Safety Tips for Halloween Fireworks

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(The Vancouver Sun, October 21, 2002)

Dear Teresa: This year my two nephews, ages 8 and 12 years old, are spending Halloween with my husband and I. Our plan is to take them out trick or treating and maybe check out some fireworks our neighbours are displaying. I’m a little concerned about my oldest nephew’s enthusiasm about the fireworks. He is already talking about knowing how to set them off himself. Despite this one concern, I love Halloween. Since we don’t have any children of our own, I’m really looking forward to it. I wondered if you knew of any other fun things to check out or safety tips you could pass along- especially about the fireworks. Thanks in advance.

Aunt Barb, Burnaby, BC

Dear Aunt Barb: I too love Halloween – except for the part where I single handedly polish off 2-3 bags of chocolate bought originally to hand out to kids. Just to make sure your Halloween goes off without a hitch, here are some safety tips to keep in mind and a couple of fun, ghoulish events your nephews might like.

Fireworks. As you probably know, firecrackers (the loud blasting ones kids light off in the streets) are strictly illegal to sell, purchase, or discharge. So keep your nephews far away from them. As for fireworks, they are divided into two basic categories: display or high hazard fireworks and family or consumer fireworks. Display fireworks require a Fire & Rescue Services Permit issued by a Fire Chief. These include fireworks like aerial shells, mines, and large roman candles among others. They are extremely dangerous if the person setting them off doesn’t know what they are doing. They usually require taking a course to receive a permit. Family/consumer fireworks are legal to purchase and discharge on Halloween by an adult aged 19 years or older. These include fireworks such as fountains, volcanoes, pinwheels, sparklers, and smaller roman candles. However, just because they are legal doesn’t make them safe. Every year hundreds of fireworks related injuries are treated in our emergency rooms. Over half the injured treated are under the age of 14 years old. In addition, twice as many are boys. Though illegal, the most common firework related injury is due to firecrackers, with rockets and sparklers holding a close second and third. The most common form of injury is an eye injury- sometimes causing blindness. The second and third most common types of injury are to the hands and face. Every year someone loses a hand and several receive severe burns and lacerations. Most often injuries are due to kids leaning over a firework, a firework going off in someone’s hand, or clothing igniting. Some prevention tips:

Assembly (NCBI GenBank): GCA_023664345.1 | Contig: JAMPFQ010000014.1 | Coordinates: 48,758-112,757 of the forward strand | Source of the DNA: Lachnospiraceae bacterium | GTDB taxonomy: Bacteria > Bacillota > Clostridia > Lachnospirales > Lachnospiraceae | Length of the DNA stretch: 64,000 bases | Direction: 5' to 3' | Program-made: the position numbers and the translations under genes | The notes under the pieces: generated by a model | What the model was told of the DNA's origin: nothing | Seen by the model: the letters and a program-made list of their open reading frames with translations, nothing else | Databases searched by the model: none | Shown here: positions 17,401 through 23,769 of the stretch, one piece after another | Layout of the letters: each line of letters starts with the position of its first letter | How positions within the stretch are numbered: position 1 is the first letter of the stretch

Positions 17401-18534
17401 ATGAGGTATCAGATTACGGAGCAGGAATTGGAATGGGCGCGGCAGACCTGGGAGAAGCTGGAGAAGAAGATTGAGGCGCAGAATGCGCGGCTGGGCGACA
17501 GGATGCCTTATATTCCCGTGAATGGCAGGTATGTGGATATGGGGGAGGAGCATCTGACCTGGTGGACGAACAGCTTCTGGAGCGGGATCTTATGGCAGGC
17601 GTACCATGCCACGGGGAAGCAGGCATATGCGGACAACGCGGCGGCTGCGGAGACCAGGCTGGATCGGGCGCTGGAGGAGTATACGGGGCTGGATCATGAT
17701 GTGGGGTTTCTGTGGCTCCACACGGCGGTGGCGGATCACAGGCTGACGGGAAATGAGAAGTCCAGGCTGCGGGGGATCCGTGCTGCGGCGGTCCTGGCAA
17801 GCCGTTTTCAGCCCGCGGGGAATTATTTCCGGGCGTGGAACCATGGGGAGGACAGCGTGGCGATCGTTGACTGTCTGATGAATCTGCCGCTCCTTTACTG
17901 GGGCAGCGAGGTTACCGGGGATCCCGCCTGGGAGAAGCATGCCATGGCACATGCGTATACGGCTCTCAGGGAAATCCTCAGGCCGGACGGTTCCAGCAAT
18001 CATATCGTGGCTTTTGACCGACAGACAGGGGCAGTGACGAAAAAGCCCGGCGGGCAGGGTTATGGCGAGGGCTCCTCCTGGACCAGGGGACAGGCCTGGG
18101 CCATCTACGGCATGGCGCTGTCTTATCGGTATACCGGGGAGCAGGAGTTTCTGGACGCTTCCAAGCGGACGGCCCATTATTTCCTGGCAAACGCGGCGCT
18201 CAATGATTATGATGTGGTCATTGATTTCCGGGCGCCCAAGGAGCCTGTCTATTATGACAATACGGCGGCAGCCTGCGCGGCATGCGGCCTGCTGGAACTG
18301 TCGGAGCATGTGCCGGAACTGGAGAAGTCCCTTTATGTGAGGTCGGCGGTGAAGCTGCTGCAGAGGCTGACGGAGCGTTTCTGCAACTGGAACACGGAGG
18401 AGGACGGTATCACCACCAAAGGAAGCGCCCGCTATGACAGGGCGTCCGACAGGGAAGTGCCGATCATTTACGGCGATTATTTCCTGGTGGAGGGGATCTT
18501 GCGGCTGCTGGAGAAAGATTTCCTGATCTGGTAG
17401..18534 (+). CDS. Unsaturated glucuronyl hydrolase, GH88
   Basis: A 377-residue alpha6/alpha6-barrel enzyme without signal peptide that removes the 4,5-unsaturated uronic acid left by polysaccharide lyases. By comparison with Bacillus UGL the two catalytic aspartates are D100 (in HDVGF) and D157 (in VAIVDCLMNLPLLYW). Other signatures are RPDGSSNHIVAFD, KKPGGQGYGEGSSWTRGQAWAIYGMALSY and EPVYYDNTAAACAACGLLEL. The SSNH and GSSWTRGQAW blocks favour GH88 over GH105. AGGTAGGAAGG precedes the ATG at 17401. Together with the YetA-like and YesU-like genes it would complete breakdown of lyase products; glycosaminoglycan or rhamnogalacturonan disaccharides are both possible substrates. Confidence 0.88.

• Do not let under age kids near them. You must be 19 years of age to purchase and discharge fireworks.
  • Do not set off fireworks near flammable objects like leaves, or flammable costumes.
  • Never bend over a firework once ignited- even to see why it is not working.
  • Do not ignite a firework in glass or metal containers. Stick to dry, flat, open surfaces free of debris.
  • Keep a bucket of water nearby.
  • Do not carry fireworks in your pockets.
  • Remember the stop, drop and roll technique if needed.

If you want more information contact the Vancouver Fire Prevention Office at # 604-873-7595. The BC Professional Fire Fighters put out an educational video to warn kids about playing with firecrackers. You can check out how to get one by logging on to www.burnfund.org.
For trick or treat safety tips:

  • Take kids out with an adult supervising.
  • Make sure there is something reflective on costumes like reflective tape or fabric paint.
  • Beware of flammable costumes. Most homes have candles in their jack-o-lanterns.
  • Throw away any home made acquired treats or treats where the wrapping may be easily tampered with.
  • Bring a flashlight.
  • Do not enter homes.

If you want to check out something fun, I would go for ride on the Ghost Train at Stanley Park. It runs 7 days a week from 6:30-10pm. The cost is $4. Another personal favourite is the Pumpkin Patch at Richmond Country Farms located at 12900 Steveston Highway in Richmond. Admission is $6 for anyone older then 2 years of age. It includes, a band for the kids, corn maze, hayride and the pumpkin patch. Pumpkins are a bargain at $2 each. They are open Friday 6:30-8:00, and Saturday/Sunday 10am-5pm. Hope this helps and you have a wonderful and safe Halloween!